And then along came ‘House of Cards’ and the era of data driven original content. Using data/intent and interest algorithms, Netflix green-lighted a series that a lot of people actually doubted would succeed. Competitors missed the shift that was happening because the competition (Netflix) did not look like whom they'd competed with all along. "There's no formula...there's no textbook on the shelf that you pull down and say, 'How do you run an Internet movie distribution company?' We're writing that textbook."Even when Steve Swasey (Netflix VP of Communication) said this  in 2012 talking about the show competitors missed Netflix's bigger ambition to be a full production and distribution house.

Binge watching sessions, Emmy wins by several original shows created using this mix of data/intent/interest (by Netflix and Amazon) and, most recently, the movie rights bidding wars at the last Sundance festival (with the movie writers as benefits) finally signaled to movie houses and the TV/movie establishment that they’d been disrupted by Netflix. Similar to how Blockbuster (and even Redbox) did not know what hit them...

Which brings me to LinkedIn.

LinkedIn came into the market as the network of people; people get jobs through the people they know riding on the wave of social networks and greater internet access (technology not created by LinkedIn but key to its success). People could brand themselves and very soon companies could as well.

LinkedIn knocked companies like Monster out of the game; Monster’s stock price crater coincides with Linkedin’s IPO and it currently has a market cap that is 1.8% of LinkedIn's market cap. Since then Linkedin has added more engaging content through the acquisition of Pulse (where you are reading this now) & Slideshare, mobile apps for recruitment and career training (through the acquisition of Lynda). But these are all sustaining innovations.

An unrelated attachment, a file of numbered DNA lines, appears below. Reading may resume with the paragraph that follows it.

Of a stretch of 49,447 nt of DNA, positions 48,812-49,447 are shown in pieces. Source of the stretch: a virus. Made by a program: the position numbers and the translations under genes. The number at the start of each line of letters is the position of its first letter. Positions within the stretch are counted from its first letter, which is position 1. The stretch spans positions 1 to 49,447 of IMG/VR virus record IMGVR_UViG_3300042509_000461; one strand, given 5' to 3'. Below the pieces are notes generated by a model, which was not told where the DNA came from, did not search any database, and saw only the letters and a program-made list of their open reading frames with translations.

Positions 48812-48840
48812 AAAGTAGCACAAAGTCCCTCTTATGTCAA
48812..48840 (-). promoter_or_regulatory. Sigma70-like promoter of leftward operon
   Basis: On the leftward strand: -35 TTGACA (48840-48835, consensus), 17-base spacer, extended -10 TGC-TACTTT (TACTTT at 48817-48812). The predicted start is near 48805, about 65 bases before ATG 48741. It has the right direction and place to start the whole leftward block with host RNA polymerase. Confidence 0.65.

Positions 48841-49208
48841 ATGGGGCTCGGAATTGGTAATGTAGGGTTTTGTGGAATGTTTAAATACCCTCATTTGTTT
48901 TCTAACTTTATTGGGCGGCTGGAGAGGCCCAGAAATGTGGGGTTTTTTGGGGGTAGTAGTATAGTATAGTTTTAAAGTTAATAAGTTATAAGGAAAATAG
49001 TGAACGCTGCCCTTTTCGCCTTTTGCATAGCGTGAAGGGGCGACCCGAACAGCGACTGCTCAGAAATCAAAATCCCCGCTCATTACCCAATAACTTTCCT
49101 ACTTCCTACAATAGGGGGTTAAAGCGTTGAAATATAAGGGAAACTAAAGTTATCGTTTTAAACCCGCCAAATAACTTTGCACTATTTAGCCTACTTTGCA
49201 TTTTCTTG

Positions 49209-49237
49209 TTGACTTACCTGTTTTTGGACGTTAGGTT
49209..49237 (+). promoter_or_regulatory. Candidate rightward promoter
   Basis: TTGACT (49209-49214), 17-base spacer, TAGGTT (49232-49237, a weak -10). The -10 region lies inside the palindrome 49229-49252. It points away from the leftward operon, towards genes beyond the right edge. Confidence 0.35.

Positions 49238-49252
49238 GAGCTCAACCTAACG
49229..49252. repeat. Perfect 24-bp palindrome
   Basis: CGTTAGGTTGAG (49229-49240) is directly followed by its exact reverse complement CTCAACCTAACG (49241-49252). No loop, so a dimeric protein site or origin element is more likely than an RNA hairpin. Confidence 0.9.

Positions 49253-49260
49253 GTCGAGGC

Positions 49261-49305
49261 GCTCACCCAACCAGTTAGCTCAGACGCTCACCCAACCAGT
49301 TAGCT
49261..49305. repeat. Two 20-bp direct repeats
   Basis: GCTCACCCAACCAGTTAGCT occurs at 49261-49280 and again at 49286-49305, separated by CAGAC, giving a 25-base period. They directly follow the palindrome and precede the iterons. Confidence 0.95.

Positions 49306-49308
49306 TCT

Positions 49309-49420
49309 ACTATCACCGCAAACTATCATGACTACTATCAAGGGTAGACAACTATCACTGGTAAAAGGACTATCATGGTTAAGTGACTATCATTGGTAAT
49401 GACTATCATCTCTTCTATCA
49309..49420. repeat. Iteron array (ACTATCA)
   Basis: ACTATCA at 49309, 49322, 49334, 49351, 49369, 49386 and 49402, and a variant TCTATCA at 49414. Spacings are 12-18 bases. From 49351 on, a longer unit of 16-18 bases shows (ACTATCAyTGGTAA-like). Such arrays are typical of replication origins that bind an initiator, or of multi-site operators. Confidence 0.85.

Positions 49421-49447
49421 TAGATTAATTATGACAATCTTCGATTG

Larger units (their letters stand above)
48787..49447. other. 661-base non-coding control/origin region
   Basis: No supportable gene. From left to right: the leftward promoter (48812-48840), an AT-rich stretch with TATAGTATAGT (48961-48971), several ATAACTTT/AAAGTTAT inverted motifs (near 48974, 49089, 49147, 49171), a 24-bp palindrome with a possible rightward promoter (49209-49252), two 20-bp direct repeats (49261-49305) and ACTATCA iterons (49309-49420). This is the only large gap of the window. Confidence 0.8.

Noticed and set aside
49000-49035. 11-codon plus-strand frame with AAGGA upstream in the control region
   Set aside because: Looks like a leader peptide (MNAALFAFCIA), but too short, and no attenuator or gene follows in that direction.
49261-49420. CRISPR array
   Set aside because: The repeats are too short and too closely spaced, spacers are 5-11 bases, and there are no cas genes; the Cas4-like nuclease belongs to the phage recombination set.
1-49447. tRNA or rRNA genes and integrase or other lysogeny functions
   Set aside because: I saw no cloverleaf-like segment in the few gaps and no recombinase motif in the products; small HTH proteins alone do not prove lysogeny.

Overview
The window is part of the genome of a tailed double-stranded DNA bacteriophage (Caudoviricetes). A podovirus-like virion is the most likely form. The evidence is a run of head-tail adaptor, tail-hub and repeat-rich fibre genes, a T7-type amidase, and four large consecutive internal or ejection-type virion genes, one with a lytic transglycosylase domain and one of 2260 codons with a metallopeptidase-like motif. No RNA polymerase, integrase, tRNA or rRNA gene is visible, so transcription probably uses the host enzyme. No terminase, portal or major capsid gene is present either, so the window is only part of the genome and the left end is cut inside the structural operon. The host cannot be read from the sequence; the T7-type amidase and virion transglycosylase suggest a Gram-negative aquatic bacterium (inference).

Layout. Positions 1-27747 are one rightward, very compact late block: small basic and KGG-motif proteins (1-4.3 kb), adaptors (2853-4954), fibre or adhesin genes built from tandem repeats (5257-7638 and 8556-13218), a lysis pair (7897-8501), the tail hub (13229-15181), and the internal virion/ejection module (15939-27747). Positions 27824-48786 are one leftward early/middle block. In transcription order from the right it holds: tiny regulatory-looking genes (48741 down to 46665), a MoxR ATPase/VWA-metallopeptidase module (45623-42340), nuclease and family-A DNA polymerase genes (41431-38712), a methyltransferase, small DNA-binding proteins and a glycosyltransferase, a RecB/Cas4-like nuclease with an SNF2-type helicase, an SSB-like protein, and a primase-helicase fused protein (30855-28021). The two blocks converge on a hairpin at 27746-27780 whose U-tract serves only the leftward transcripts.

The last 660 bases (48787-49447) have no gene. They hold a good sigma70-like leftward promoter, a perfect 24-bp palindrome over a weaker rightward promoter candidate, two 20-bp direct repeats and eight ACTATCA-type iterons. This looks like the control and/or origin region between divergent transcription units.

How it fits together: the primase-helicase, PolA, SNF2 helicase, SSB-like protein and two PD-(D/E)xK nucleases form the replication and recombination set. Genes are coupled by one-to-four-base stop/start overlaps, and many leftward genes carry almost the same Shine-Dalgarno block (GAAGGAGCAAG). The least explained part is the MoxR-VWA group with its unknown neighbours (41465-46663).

LinkedIn needs to disrupt another industry and I believe it should pull a Netflix and get into publishing original career development booksEspecially as we all wonder about the future of work and our roles in the New Economy (if the robots don’t take over). Think about it; LinkedIn has data on the job vacancies, talent pool and their interests/skills gaps and a huge market opportunity. Data, interest, intent and predictive capability. Despite the wrong declarations on the death of books, the global book publishing industry will grow to $128.3Bn in 2019 from $120Bn in 2014. The ability to target career needs using advanced analytics and provide the books/content to bridge the skills gap will enable entrants  to capture market share from (and dare I say disrupt) the incumbents.

It’s a great opportunity for Linkedin to utilize its strength and get into adjacent markets where innovation is lacking and much required.

I’ve read 4 books this year, all based on personal recommendations and I even walked into a store to buy one. Like a lot of people, I will always buy more books than I can possibly read and recommending books that meet me at my point of need will always make me open my wallet. Why else do you think Amazon is opening over 300 stores? Because Amazon knows the market is huge, technology is ripe and it's time to disrupt the book publishing industry.

One Wearable To Rule Them All...

My Amazon search for 'Wearable Tech' turned up ~7000 distinct pieces of wearable device from brands as varied as the use cases they all try to serve. There are wearables to measure your well being, mental state and every single thing you do or can imagine doing. There are wearables to measure your pet's activities and well being. For a phrase that did not show up until a few years ago (see google trend graph below) it has definitely become a huge market.

Are we heading for a time when we'll have 15 devices on us to measure everything? Hopefully not. I, like you, want some of the functionality and benefits that these devices provide but how about I get them all in one wearable?

So here's a business opportunity for an interested entrepreneur. I present 'The One Wearable To Rule Them All'; the iFitBone.